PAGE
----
The building construction process from start to finish involves a lot of effort and investment. Consider that Utah is growing at a huge rate. At 1.64%, Utah currently enjoys the 4th highest growth rate in the country. As such, there are a lot of people coming to Utah and a lot of buildings are being built. But what exactly does “buildings being built” mean? Obviously, putting up a structure requires a lot of time and hard work, but what kind of hard work? Also, consider that constructing residential and commercial structures are both entirely different things.
Careful planning must go into each aspect of building a structure. The planning has to start by asking: What is the structure’s purpose, utility and demand? Once those questions are answered, the construction process enters its first critical phase: the planning phase.
Planning might very well be one of the most important steps in building construction. The first step in construction planning involves acquiring a plot of land. Search for a location that is best suited for the building. Be careful selecting land which has all the desired facilities nearby but is riddled with land issues, whether it be zoning, soil or other problems you don’t want to suddenly have to deal with.
Consider a proper data collection regime as you plan your structure. Whether you do your own research online or hire someone, it is important that you have all the relevant information regarding the land you are about to purchase.
2. Get Technical Help
Hiring the right people to help you with construction is going to be an important part of the process. After selecting your land, you need to hire an architect to help with the building designs. Hiring an architect will also usually involve hiring an engineering firm to help you with the details. Whether it be structural engineering, civil engineering, land surveying or more, you need to hire true professionals like those here at McNeil Engineering.
It is usually after your work with the architect that you will hire a structural engineer. The structural engineer will handle the details from reinforcements to how deep your foundation will be to the size and type of gravel used, the width of your pillars and so on. Your structural engineer will play a critical role in ensuring your building doesn’t someday end up like this one.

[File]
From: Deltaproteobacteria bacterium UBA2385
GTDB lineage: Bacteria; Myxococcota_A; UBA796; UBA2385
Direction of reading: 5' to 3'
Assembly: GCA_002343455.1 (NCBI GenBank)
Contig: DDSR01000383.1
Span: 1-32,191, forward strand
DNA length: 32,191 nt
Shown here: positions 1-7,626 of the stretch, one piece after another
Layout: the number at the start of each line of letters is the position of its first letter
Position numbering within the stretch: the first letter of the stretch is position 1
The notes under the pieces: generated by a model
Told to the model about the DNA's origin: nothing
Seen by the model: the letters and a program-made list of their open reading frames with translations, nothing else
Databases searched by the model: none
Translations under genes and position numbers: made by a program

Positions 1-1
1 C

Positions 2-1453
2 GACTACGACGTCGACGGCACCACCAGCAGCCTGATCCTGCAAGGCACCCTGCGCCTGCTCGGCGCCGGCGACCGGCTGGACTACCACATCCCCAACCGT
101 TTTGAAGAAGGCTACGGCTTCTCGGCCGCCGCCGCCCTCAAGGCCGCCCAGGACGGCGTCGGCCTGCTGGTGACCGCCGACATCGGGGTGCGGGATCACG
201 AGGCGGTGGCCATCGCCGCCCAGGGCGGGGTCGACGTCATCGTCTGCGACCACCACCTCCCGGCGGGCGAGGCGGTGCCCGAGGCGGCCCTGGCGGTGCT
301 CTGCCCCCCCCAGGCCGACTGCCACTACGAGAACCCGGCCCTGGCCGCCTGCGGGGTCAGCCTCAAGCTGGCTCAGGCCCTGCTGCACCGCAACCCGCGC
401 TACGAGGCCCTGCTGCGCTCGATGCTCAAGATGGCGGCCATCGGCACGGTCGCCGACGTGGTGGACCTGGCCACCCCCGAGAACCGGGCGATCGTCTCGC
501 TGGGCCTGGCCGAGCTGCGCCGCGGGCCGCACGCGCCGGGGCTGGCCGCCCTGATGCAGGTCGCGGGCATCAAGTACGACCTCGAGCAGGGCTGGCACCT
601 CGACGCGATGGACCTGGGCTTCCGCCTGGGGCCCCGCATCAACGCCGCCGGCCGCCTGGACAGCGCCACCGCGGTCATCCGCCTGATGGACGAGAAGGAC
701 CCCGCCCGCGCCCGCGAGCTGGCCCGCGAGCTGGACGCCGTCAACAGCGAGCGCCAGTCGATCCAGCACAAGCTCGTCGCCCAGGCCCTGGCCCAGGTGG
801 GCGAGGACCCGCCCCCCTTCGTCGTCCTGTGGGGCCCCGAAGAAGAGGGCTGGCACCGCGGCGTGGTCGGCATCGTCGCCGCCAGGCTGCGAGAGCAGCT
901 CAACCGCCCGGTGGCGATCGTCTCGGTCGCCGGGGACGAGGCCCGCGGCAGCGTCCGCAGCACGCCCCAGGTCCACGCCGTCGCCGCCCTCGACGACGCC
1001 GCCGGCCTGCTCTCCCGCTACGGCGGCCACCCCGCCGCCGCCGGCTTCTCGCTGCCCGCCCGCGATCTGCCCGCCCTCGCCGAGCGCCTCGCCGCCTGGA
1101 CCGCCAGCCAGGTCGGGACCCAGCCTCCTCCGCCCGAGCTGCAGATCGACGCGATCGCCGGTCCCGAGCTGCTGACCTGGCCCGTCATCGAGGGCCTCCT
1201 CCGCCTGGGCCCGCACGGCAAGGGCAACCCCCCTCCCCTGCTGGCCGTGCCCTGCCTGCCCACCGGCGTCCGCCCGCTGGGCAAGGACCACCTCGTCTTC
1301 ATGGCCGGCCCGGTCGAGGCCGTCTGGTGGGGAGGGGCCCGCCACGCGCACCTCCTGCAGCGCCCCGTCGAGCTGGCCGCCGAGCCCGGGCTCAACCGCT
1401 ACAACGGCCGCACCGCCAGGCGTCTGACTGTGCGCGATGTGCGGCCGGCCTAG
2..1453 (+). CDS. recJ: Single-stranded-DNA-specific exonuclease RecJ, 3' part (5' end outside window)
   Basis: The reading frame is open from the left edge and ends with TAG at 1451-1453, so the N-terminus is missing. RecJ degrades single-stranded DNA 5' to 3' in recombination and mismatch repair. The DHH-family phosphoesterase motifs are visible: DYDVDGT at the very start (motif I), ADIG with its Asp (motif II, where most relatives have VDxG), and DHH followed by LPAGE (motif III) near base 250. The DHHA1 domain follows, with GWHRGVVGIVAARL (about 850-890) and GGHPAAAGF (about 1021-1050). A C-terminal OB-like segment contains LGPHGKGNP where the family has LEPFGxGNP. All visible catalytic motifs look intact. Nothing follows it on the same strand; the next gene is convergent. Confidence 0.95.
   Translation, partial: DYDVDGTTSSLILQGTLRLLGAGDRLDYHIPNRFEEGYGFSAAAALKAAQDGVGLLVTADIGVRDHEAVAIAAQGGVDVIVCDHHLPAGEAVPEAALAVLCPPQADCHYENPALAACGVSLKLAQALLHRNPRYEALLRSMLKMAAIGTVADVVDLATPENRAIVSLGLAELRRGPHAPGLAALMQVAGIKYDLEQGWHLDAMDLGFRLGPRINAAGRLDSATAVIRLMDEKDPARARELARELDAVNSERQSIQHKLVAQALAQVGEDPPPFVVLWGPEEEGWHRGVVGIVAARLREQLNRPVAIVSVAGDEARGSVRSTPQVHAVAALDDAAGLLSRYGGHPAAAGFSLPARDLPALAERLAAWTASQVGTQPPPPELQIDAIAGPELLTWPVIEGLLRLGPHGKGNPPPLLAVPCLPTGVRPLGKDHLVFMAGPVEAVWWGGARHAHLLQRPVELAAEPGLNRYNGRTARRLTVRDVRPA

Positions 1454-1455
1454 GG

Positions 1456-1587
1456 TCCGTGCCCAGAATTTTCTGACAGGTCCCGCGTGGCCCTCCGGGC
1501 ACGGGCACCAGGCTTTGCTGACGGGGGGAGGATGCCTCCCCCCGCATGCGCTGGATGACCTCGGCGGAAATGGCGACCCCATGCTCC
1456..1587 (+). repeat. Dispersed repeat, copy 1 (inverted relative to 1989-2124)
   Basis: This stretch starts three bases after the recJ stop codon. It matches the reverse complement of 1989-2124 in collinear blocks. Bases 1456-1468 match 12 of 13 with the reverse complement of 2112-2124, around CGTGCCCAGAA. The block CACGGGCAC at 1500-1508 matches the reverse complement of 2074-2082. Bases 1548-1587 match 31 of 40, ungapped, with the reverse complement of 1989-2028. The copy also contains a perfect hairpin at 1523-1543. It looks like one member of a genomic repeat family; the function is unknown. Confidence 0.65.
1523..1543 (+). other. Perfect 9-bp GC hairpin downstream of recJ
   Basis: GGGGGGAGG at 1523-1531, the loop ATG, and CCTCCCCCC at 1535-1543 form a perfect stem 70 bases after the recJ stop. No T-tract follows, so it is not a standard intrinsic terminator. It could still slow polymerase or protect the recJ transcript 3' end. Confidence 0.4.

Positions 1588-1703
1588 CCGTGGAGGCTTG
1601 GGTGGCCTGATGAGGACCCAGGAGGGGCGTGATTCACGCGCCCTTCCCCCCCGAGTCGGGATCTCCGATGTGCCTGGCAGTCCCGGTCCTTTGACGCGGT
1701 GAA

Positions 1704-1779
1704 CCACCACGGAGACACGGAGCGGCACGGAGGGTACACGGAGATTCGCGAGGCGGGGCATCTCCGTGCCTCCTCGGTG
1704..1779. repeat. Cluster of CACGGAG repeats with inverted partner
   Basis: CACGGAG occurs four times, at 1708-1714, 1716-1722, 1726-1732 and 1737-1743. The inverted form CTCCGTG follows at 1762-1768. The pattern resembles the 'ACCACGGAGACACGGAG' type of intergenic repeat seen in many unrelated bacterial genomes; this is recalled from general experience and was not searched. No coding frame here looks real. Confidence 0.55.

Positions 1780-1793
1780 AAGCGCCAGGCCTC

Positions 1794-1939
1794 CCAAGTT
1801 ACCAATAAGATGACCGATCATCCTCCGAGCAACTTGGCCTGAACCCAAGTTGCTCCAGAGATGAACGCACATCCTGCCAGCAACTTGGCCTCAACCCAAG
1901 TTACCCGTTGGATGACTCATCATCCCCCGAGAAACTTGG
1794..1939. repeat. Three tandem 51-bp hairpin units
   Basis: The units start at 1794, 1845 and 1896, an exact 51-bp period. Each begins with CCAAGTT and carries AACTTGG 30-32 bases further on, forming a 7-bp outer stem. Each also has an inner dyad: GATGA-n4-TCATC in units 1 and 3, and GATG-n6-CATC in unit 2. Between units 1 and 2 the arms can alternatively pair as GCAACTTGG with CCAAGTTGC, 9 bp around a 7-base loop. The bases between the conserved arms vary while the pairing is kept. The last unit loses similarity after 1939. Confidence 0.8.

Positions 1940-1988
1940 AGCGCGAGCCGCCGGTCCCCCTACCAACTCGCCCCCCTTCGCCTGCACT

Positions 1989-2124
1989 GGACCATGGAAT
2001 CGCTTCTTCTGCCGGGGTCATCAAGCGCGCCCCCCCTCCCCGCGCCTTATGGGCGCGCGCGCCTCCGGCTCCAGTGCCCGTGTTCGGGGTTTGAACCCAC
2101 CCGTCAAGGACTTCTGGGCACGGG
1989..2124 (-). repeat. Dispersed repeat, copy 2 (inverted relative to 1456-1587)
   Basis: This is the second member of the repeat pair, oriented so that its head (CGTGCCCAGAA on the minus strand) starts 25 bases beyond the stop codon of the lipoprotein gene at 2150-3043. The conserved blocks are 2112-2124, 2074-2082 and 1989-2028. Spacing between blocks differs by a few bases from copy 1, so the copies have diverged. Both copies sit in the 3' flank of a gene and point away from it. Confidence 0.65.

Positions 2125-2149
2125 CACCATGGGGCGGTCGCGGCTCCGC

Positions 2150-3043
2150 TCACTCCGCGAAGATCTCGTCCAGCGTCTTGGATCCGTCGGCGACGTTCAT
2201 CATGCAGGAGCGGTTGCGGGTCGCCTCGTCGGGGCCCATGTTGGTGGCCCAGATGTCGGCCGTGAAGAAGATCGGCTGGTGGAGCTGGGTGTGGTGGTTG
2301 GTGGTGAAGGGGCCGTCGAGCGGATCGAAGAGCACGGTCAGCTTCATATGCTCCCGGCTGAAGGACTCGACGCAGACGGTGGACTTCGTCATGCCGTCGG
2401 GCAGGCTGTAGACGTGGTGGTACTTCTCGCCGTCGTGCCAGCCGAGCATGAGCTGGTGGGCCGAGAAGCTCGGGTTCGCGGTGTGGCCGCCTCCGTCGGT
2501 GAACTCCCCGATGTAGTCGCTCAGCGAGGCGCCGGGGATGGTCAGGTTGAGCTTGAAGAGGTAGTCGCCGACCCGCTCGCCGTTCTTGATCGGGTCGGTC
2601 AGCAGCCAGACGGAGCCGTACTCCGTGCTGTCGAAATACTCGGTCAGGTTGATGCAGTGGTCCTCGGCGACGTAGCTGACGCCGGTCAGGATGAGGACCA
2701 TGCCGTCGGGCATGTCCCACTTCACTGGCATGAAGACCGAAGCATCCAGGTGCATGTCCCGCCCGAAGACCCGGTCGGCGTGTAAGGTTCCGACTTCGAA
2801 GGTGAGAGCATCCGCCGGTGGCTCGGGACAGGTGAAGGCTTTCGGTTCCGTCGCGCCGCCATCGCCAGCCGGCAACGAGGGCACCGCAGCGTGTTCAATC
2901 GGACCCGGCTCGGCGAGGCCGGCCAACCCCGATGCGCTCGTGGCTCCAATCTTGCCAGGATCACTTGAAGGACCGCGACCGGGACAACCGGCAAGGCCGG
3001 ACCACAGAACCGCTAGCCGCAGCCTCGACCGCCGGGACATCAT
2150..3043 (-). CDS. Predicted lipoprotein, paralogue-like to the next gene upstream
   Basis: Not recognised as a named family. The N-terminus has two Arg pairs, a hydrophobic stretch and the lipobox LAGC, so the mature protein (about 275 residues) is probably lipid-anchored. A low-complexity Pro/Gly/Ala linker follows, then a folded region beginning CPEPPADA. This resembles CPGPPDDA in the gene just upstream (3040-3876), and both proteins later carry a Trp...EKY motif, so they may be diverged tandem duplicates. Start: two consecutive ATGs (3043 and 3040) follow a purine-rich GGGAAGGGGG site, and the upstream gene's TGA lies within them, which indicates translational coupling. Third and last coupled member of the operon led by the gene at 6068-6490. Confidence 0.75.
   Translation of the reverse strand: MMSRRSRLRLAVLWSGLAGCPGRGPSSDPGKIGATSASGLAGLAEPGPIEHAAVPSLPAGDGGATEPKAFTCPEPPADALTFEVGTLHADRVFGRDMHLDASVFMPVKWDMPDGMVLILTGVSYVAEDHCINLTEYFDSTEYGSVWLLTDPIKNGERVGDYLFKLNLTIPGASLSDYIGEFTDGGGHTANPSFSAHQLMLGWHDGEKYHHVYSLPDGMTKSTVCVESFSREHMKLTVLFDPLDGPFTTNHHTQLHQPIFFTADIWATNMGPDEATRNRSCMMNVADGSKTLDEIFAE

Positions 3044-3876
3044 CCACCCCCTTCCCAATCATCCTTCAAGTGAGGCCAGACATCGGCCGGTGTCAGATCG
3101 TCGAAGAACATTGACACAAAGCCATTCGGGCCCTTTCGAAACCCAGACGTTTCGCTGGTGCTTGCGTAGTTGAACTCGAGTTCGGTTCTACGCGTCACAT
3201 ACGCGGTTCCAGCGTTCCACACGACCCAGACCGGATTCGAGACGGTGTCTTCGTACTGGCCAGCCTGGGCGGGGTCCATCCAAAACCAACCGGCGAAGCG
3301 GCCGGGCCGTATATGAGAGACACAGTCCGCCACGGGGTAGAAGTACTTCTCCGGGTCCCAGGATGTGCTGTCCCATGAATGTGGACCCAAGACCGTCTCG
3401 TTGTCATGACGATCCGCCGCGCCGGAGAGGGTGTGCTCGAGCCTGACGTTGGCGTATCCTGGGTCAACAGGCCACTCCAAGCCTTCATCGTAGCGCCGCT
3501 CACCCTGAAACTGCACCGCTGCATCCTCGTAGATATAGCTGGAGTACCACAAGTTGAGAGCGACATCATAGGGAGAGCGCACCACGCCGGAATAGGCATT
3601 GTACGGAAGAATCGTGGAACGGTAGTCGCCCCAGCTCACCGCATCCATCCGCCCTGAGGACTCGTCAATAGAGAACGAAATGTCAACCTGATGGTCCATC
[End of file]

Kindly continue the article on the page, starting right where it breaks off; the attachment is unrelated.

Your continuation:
3. Estimate and Budget
Consider the amount of material and money that goes into building a structure of any type. With the costs of materials going up by the day, how you budget and pay for your structure will be critically important. Many builders will work with a building estimator to figure out the material quantity required and where they can give or take on quality.
Once the building estimator has prepared an abstract sheet that shows the cost of construction, it will be time to line up the financial resources required for the project. If the financial resources aren’t there, the builder will need to seek pre-approval for loans in advance. The last thing you want is to find yourself in a cash crunch on your project.
4. Municipal, Licensing and Permitting Agreements
Obviously, you will need proper zoning permissions and permits to complete the job. Once the project is ready to be executed, then it will be time to get permission from any state or local authorities that govern the location of your land. Generally, these are the documents you will need as you take your construction application to the appropriate authorities:
- Land Survey
- Soil Test
- Land Documents
- Structural Report
- Architect Certificate
These may not be the only documents or permits you will be required to show once you are ready to execute construction. It might not be a bad idea to have a lawyer or accountant handy to double-check your due diligence.
5. Find Your Builder
Your fifth and final step before construction actually begins will be to approach your builder or contractor. Choose your builder carefully as your choice will be a major factor in securing building construction quality and quantity in a timely manner. In the contract document, all work-related details must be clearly stated.
Your contract document should cover the property layout as well as details regarding payment methods, timelines and final costs. Finally, the condition of the contract should be checked over by a licensed attorney to make sure a final deal can be signed.
Are you considering a commercial project but are not sure who to turn to? Here at McNeil Engineering, we are happy to point you in the right direction. We are experts at all things engineering, but we can also help put you in touch with the people you need to talk to in order to get your project off the ground. Ready to get started? Contact us today or send us an email at firstname.lastname@example.org. We’ll be waiting to help you get started!